Bernard-Henri Lévy, the French-Jewish philosopher and intellectual, was in Karachi for not more than an hour — riding in a taxi from the airport to his hotel — when his driver turned to him and said: “And your religion? What is your religion?”
For a moment Lévy was baffled.
Lévy was in Pakistan to write about the kidnapping and murder of Wall Street Journal reporter Daniel Pearl. Pearl’s last words were captured on film: “My father’s Jewish,” Pearl said. “My mother’s Jewish. I’m Jewish.” Pearl was then beheaded.
With that in mind, Lévy decided it wouldn’t be prudent to announce his Judaism to the cab driver.
“Atheist,” Lévy finally said. “My religion is atheism.”
Lévy recounts this conversation a few pages into his new book, “Who Killed Daniel Pearl?” (Melville House). It gets right to the heart of the current existential and religious dilemmas that color the conflict between East and West; as soon as he set foot on the battlefield he was asked, “Which side are you on?”
Lévy was in the office of Afghanistan’s President Hamid Karzai in Kabul in February 2002 — interviewing Karzai about French involvement in post-Taliban Afghanistan — when the news came that Pearl had been killed. Pearl’s murder “seemed to me to be a very, very important event,” Lévy said. “It was sort of a black [introduction] to the 21st century.”
Lévy soon began retracing the steps of Pearl and his murderer, British-born Islamist Ahmed Omar Saeed Sheikh. The resulting book — a huge bestseller in France, where it was originally published earlier this year as “Qui a Tué Daniel Pearl?” — is a detailed recreation of the murder, part Truman Capote, part Norman Mailer and part “Citizen Kane.”
The Pearl that Lévy creates is a humanist, an intellectual, a world traveler, and Lévy identifies with the dark-haired, intelligent, sharp-looking reporter, whom he calls a “posthumous friend.” In the book, Lévy travels to Los Angeles and speaks to Pearl’s parents — both immigrants from Israel — and shares in their grief. But Lévy also examines Sheikh, and although Sheikh is a kidnapper, a religious fundamentalist and a murderer, Lévy’s portrait often seems sympathetic. Lévy travels to Sheikh’s London home, interviews his friends and gets a sense of an intelligent boy who becomes seriously lost in the wilderness of fanaticism and terrorism.
The book, in the end, is almost as much about Lévy’s obsession with Pearl’s murder as it is about the murder itself. “I would not say I wrote a book about myself,” Lévy told the Forward in a phone interview from his house in Marrakech. “I am in the story, this is true. I did it because it seemed to me more honest. I thought the making of the investigation is part of the investigation.”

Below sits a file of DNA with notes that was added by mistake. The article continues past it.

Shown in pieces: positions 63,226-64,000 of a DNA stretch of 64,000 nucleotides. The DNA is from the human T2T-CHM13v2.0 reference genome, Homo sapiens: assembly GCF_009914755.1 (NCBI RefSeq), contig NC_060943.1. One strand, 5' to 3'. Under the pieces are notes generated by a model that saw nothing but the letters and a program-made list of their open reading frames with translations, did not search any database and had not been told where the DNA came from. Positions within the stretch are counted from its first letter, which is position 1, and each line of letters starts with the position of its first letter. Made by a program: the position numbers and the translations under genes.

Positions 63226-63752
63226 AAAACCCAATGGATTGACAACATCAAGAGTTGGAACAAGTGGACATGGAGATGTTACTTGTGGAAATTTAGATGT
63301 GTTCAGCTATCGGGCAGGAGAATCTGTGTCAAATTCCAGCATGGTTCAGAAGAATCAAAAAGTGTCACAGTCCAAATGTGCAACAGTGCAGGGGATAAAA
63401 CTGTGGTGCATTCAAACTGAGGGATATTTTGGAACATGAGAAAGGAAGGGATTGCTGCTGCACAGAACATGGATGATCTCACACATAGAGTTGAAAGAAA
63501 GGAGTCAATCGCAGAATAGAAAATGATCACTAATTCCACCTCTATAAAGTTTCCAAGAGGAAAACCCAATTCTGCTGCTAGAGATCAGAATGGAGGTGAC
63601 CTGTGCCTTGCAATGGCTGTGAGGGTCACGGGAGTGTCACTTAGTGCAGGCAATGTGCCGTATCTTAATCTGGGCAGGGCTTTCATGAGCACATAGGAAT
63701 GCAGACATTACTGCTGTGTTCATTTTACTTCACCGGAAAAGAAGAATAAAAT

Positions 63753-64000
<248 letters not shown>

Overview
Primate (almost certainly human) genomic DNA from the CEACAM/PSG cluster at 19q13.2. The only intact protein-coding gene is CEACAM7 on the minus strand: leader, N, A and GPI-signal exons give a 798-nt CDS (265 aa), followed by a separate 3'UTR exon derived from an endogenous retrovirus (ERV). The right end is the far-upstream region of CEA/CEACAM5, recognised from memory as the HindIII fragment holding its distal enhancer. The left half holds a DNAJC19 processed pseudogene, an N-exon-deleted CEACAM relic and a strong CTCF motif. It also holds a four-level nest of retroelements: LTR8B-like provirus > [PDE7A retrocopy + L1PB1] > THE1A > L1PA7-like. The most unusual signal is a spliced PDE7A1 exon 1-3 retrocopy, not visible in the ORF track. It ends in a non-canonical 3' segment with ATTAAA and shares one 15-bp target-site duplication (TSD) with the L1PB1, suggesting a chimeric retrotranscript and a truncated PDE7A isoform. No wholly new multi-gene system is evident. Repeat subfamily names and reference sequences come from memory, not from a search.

With a great mane of black hair and deep brown eyes, Lévy, 54, is the equivalent of the French intellectual rock star. Although his eldest daughter from his first marriage, Justine, is already a novelist in her own right, Lévy — who also has a son from that marriage, now a student in America — remains fresh and youthful. He is married to actress and singer Arielle Dombasle and pals around with Yves Saint Laurent and Salman Rushdie.
Lévy’s father, André Lévy, was a businessman. Both his parents were originally from Algeria, and Lévy was born in his grandparents’ house — the same house in which his mother was born — although his parents were firmly rooted in Paris by the time he was born. He went to the Ecole Normale Superieure where he studied under Marxist philosopher Louis Althusser and became a Maoist and follower of André Malraux. He was still in his 20s when he first went to Pakistan to join a brigade of fighters to fight for Bangladeshi independence, in the mold of the foreign brigades who traveled to Spain in the 1930s and fought in the Spanish Civil War.
The brigade never really got off the ground, but Lévy stayed in South Asia for a year and came back with his first book, “Red India.”
Lévy long ago abandoned his Maoist political past. “I [was] never a Maoist militant,” Lévy said. “It may appear strange… [but at the time] to be a Maoist was to break — from the inside — the Stalinist, dogmatic leftist consensus.” When Lévy was 28, he became the leader of the “New Philosophers” who rejected Marx.
When he was 31, his ideas were already being critiqued in The New York Review of Books, and in addition to his novels and journalistic books (“Who Killed Daniel Pearl?” is Lévy’s 30th book) Lévy directed films like “Bosna!” a documentary about the war in Bosnia, and “Le Jour et la Nuit.”
In the past three years — since September 11 and the outbreak of the intifada — Lévy has been outspoken in his condemnation of French antisemitism and has not indulged in the anti-Americanism of his fellow lefties despite his reservations about the American war in Iraq. (He calls Saddam Hussein “a phantom of 20th-century history,” whereas Pakistan is “the devil’s own home.”)
Recently, Lévy wrote a series of three articles in the French journal Le Point about the anti-globalization movement. He said, “There are some things — a number of things — where you are right. On the misery of the third world, you are right. That the debt of the poorest countries should be forgiven, you are right; you are generous, but be careful of [the entire] ideological package… it is leading you on a very bad path.”
Despite the dark undercurrents at the heart of “Who Killed Daniel Pearl?” Lévy remains in many ways an optimist. It is perhaps here that he most strongly identifies with Pearl, who — Lévy insists — was a reasonable, enlightened thinker about Islam. “There is this gentle Islam,” Lévy writes, “which, in spite of everything, until the last minute, Daniel Pearl wanted to believe, as I want to believe.”